By Brian Bosire and Wachira Ndaiga
The Intel Galileo development board
is the first product in the new family of Arduino-compatible development boards featuring Intel architecture. The first version of the board was officially released late last year. The R&D team at iHub Research was among the first in Kenya to get a hold of as well as a hand at testing out this initial batch. Our mission as accepted, was to help start-up a community of enterprising students from different academic disciplines
, driven to ideate and develop social innovations built for the Kenyan context. Three Universities were identified and selected by Intel, these were the University of Nairobi (UoN), Jomo Kenyatta University of Agriculture and Technology (JKUAT) as well Kenyatta University (KU).
Over the past 2 weeks, Team R&D has successfully arranged and conducted Boot Camps at these three universities with the pivotal help and assistance of a number of individuals at these Universities; a hearty shout-out to you all for being so cooperative and instrumental! These Boot Camps were designed and executed to introduce and instil the following in the attendees:
- Empower University students to think critically & creatively on how to drive community-focussed innovation as well as learn by hands-on interaction.
- Provide University students with a tool to develop, enhance/improve their technical development skills.
- Provide a platform for the University students to collaboratively work in teams with their peers.
- Provide a rapid prototyping platform and support system for University students to test out their ideas given short lead times.
The turnout was very encouraging with a total of 113 students attending the Boot Camps! More specifically, 42 at JKUAT, 38 at KU and 33 at UoN.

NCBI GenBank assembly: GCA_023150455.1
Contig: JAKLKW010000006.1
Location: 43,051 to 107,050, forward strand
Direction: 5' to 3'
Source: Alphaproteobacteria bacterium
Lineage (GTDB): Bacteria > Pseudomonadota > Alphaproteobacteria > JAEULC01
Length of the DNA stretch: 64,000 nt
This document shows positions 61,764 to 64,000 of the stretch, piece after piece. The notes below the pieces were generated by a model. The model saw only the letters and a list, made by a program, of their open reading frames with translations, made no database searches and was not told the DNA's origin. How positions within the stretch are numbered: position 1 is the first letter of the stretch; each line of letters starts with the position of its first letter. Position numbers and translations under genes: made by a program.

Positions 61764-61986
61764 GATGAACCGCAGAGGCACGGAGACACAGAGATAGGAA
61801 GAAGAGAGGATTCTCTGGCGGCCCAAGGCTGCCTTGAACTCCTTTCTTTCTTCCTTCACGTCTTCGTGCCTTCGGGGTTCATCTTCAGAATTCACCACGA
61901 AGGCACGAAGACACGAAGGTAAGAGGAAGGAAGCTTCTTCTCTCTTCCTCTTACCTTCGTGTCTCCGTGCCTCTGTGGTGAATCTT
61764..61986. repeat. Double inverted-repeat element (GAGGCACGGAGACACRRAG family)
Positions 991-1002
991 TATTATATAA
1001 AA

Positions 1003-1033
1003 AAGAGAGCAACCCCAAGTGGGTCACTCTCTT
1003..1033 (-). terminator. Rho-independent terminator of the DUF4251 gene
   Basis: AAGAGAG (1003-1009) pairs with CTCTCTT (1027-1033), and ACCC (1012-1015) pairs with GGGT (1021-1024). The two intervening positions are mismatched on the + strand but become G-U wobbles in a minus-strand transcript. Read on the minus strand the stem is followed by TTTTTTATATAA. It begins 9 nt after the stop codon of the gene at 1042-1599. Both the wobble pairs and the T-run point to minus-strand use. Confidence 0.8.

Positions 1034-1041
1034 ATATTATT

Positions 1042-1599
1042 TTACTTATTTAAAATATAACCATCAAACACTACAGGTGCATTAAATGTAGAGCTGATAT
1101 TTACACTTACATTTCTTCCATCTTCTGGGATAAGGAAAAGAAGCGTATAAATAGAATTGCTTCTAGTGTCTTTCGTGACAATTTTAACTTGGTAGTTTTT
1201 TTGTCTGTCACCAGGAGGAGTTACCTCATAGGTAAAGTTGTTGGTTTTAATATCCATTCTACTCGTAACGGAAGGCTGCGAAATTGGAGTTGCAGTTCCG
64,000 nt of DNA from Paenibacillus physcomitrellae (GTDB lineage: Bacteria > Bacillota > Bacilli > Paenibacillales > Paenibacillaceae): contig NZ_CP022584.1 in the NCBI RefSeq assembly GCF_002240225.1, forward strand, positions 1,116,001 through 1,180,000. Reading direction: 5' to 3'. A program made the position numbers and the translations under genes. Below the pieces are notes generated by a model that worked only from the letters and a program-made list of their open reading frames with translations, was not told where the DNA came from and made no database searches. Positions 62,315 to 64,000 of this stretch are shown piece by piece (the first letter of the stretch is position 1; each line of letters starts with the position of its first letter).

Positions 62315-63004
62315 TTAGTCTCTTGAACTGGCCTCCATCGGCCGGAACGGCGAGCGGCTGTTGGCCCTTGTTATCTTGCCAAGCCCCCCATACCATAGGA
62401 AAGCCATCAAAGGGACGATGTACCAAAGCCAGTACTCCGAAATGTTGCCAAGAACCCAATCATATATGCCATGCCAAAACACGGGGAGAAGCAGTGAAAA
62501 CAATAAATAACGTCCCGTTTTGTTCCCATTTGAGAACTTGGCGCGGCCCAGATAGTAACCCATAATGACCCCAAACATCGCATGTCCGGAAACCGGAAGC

The attendees were eager and really enthusiastic to learn about the board as well as hardware development, which in itself is a promising sign. The spread in experience was very diverse, with some having previously worked with different hardware development boards like the Arduino
and others having only heard of the same in passing. Nonetheless, we only saw pure and driven effort from all our attendees and we applaud them for not only availing the time to attend these day long camps, but also being patient with the learning process.
Students at the University of Nairobi working with the Intel Galileo Dev Board.
The iHub Research R&D team also organised a competition under the auspices of Intel to test what the students are capable of and to give them a chance and opportunity to tangibly express their ideas and creativity. The students were given the challenge of coming up with a project that, using the Galileo board, could help address a societal problem in their communities, and possibly solve it! To better direct their efforts, we provided them with five grand challenge sectors. These were: Agriculture, Security, Water, Food and Waste. In groups of 4 members, the students have till 31st March, 2014 to complete their project and put up all their documentation on www.knowable.org for vetting and general public viewing.
JKUAT Students working with the Intel Galileo Board
Students at the Kenyatta University at work with the Galileo Board
An interesting experience it was, all in all. We can't wait to see what the students come up with!
Want to know more about our R&D team, get in touch: rnd[at]ihub[co]ke.